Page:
The French “Active and Sporting city” label - Pacte Project The French “Active and Sporting city” label - Pacte Project

The French “Active and Sporting city” label

Created in 2016 by the Sport ministry, the national association of elected politicians in charge of sport (ANDES) and the Sport & Cycling UNION, this label aims to recognise initiatives, measures and policies concerning sport and to promote physical activity and sport in a local area.

2019, March 28th

The French “Active and Sporting city” label

For the second consecutive year, the 2018 ceremony awarded labels to 120 out of the 151 towns and cities that submitted applications. For the first time, one of these towns obtained the highest possible label level of 4 laurels. The towns obtaining labels were spread over the country, with 113 towns in mainland France and 7 in overseas departments.

For this second year, the spirit of the label was well respected: the fact that any town, no matter how big or small it is, can obtain the label if it develops and implements policies making sport available to the maximum number of people.

This second edition of the “active and sporting city” label reinforces the Sport Minister’s objective in developing sporting practice: life-long sport for all.

The Minister’s ambition is to create a culture of doing sport that will contribute to people living well together and to constructing a more neighbourly society, that will be for everyone, whatever kind of sport they want to do – for fun or in competition – and however they want to do it – on their own or in a structure.

The President of the Republic set the objective: to increase the number of people doing sport to 3 million by 2024. To reach this target, new people need to be encouraged to take up sport and people who have stopped doing sport need to get back to it. Obstacles to doing sport and physical activity need to be understood and removed, and responses need to be found that will get through to everyone of all ages and in all places.

Apart from dedicated sports facilities such as at school or university, businesses and all kinds of sites generally, indoors or outdoors, should be used to help meet this objective of developing the practice of sport and physical activity. It is not about developing doing sport or a physical activity for its own sake, but because of its individual and societal benefits.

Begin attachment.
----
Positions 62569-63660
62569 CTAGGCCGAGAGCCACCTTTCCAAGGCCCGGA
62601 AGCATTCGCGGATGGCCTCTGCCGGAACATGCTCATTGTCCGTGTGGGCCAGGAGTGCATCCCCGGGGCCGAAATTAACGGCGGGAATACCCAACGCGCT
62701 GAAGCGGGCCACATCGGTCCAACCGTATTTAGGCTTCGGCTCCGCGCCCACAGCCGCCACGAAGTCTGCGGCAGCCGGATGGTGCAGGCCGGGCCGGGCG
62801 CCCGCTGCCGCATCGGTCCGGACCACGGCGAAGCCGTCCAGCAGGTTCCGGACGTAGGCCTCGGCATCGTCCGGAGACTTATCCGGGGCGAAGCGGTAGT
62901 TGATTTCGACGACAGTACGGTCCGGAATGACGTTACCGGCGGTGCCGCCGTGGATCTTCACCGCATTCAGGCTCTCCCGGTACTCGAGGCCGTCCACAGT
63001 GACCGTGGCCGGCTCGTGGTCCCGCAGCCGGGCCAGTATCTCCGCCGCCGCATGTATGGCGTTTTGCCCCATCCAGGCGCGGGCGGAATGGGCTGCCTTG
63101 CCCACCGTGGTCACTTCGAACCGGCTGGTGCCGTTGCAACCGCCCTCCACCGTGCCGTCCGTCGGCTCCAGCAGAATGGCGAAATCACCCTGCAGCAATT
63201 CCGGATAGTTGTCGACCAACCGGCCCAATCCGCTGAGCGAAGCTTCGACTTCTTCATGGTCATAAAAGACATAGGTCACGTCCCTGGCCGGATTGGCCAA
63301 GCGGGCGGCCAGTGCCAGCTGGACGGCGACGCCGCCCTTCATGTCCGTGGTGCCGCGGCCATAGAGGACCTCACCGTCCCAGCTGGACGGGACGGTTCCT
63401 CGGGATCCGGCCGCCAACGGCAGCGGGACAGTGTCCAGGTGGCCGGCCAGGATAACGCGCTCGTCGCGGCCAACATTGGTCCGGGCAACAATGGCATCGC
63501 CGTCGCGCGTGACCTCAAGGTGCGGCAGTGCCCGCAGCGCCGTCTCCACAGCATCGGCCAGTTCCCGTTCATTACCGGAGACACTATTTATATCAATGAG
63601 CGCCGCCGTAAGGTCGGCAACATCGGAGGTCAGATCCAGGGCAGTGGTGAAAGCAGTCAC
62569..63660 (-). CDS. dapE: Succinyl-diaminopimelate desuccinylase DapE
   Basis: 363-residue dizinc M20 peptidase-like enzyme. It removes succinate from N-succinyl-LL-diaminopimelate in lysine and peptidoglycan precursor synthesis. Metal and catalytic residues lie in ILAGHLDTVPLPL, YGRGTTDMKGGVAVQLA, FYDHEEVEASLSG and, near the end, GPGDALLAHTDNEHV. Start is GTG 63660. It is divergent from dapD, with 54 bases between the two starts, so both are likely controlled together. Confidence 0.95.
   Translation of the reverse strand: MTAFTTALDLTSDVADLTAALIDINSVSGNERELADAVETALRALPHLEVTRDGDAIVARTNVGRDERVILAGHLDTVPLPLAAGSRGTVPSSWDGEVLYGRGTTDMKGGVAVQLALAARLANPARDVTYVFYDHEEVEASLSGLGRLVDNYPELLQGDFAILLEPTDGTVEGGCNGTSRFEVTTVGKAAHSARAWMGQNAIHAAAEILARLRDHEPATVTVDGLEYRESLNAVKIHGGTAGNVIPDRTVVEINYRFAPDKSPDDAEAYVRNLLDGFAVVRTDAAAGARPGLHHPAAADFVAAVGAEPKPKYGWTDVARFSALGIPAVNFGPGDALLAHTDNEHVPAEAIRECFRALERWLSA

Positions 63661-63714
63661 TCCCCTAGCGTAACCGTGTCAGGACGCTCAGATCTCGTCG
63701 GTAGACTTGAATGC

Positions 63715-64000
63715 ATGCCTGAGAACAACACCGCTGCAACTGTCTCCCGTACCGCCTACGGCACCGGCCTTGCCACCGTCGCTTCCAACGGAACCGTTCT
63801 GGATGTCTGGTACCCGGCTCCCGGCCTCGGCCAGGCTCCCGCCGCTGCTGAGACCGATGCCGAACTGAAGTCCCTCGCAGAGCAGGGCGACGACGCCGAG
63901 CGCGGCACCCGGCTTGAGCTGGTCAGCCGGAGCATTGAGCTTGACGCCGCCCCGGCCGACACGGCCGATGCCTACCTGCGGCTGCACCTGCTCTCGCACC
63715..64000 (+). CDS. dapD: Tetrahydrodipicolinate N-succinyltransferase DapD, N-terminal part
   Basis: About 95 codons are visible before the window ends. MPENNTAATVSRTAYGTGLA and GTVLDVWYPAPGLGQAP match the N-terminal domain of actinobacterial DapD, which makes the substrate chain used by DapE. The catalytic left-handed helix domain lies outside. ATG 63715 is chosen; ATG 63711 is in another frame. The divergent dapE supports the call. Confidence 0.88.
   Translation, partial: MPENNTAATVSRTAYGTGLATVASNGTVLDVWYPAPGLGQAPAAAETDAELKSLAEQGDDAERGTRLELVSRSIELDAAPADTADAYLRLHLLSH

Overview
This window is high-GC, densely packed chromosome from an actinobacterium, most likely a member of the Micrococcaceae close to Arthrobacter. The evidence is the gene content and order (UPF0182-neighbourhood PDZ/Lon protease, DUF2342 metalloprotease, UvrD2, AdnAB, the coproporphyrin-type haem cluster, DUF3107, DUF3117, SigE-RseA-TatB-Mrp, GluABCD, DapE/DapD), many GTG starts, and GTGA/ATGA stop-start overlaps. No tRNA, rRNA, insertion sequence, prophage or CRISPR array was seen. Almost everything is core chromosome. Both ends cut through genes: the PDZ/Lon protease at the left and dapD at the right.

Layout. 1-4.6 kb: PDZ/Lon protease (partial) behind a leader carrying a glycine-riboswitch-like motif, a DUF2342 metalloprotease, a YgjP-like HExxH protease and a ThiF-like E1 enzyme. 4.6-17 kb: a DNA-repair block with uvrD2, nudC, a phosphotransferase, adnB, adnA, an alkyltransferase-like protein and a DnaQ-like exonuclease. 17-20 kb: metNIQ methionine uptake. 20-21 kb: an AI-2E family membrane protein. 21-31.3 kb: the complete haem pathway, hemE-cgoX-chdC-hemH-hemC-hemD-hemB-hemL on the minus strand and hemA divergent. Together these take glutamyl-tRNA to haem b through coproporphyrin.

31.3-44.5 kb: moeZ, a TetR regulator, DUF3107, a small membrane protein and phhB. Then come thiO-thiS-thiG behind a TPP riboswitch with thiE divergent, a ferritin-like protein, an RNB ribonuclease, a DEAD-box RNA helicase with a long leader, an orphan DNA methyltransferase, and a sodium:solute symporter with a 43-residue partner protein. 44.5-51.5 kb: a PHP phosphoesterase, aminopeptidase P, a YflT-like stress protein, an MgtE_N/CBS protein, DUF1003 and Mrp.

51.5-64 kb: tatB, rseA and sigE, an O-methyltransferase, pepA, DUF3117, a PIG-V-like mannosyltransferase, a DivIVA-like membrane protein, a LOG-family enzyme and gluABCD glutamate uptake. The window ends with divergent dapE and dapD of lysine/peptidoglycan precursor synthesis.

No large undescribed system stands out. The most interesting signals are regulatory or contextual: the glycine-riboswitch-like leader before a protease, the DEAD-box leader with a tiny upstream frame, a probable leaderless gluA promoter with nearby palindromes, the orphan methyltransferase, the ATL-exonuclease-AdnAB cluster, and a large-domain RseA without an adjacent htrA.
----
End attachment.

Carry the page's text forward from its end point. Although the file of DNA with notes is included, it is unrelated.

One of the keys to the success of this venture is getting everyone involved – institutional bodies, teachers, instructors and people doing sport – for universal sport.

This is the context for the action plan being worked out with the Ministry for cohesion in the regions (CGET) to diversify the range of sport available in urban priority districts (QPV). The plan will have the target of offering a range of sports to those sectors of the population that until now have been the furthest removed from doing sport in districts with very little available sport.

The 2019 « Ville active et sportive » label will be the opportunity to get towns involved with the theme of the 2024 Olympics. The label, like hosting the Olympics, should be seized as a chance to develop sporting activities for the maximum number of people all over the country.

All of us have the role of supporting tomorrow’s young athletes and those who will take part in the 2024 Olympics, whether they are top level athletes, volunteers, sport instructors and trainers or simply fellow-citizens. It is by getting everybody involved that we will be best placed to encourage a sporting and civic 2024 generation so that when we hold the 8th award ceremony, 2024 active, sporting towns and cities receive the label.

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